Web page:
BEIRUT - The Syrian army has reinforced its anti-aircraft defenses near the frontier with Israel, a commander in the regional alliance that backs President Bashar Assad said on Tuesday.
Additional defenses are set to be deployed in the coming days, the commander told Reuters. The stationing of the Russian-made Pantsir S1 weapon aims "to renew the air defense system against Israel in the first degree," added the commander, a non-Syrian who spoke on condition of anonymity.
Syria's multi-sided war has pivoted towards the southwest in recent weeks, risking escalation in an area of major concern to Israel where the conflict has been contained since last year by an agreement underwritten by the United States and Russia.
Last month, Iranian forces launched a rocket salvo across the frontier, triggering ferocious air strikes into Syria against Iran-backed positions.
The Syrian government has separately been preparing an assault on rebels who hold territory at the border with Israel and Jordan. This led Washington last month to warn of "firm and appropriate measures" against any ceasefire violations.
The commander said preparations for the government offensive in the southwest were complete but government forces were now working to finish off a pocket of Islamic State militants near the government-held town of Sweida.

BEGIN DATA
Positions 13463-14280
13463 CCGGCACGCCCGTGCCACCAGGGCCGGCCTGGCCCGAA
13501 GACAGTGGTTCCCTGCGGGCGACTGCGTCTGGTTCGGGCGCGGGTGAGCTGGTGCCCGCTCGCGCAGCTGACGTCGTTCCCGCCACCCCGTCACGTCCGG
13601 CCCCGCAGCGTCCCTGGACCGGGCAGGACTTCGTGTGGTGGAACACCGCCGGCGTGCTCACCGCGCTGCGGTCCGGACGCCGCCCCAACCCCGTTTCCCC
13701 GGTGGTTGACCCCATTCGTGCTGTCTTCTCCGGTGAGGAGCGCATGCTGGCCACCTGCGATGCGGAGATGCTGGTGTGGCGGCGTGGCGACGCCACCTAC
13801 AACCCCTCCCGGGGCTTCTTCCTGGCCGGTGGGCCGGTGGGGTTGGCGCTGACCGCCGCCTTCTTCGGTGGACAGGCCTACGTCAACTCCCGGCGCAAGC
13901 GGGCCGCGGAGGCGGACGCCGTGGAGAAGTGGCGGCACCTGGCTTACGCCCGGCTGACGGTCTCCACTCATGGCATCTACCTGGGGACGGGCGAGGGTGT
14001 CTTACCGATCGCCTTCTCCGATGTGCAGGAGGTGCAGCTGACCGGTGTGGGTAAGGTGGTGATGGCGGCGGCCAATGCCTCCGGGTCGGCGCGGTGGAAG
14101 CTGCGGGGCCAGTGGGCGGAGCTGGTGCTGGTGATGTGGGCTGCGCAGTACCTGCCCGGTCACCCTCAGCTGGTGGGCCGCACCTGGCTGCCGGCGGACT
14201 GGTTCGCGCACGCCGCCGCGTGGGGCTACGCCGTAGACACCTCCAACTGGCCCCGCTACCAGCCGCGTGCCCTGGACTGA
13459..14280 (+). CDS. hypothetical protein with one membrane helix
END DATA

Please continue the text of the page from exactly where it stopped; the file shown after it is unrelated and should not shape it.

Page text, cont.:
Israel wants Iran-backed forces such as Lebanon's Hezbollah kept away from its frontier and removed from Syria more widely. Hezbollah leader Sayyed Hassan Nasrallah said last week the group would stay in Syria as long as Assad wanted it there.
Rebel forces in southwestern Syria have played down the prospects of a government offensive in the area, saying the United States and Jordan are committed to upholding the "de-escalation" agreement with Russia.
But they have also prepared for the possibility of an attack. A rebel commander in the southwest, Colonel Nassim Abu Arra of the Youth of Sunna Forces, told Reuters that opposition forces had formed a joint military leadership on Monday.
Syrian Foreign Minister Walid Mualem said this month the government aimed to recapture insurgent areas in the southwest through a settlement in which fighters accept state rule or leave—the approach used by the state to win back other areas.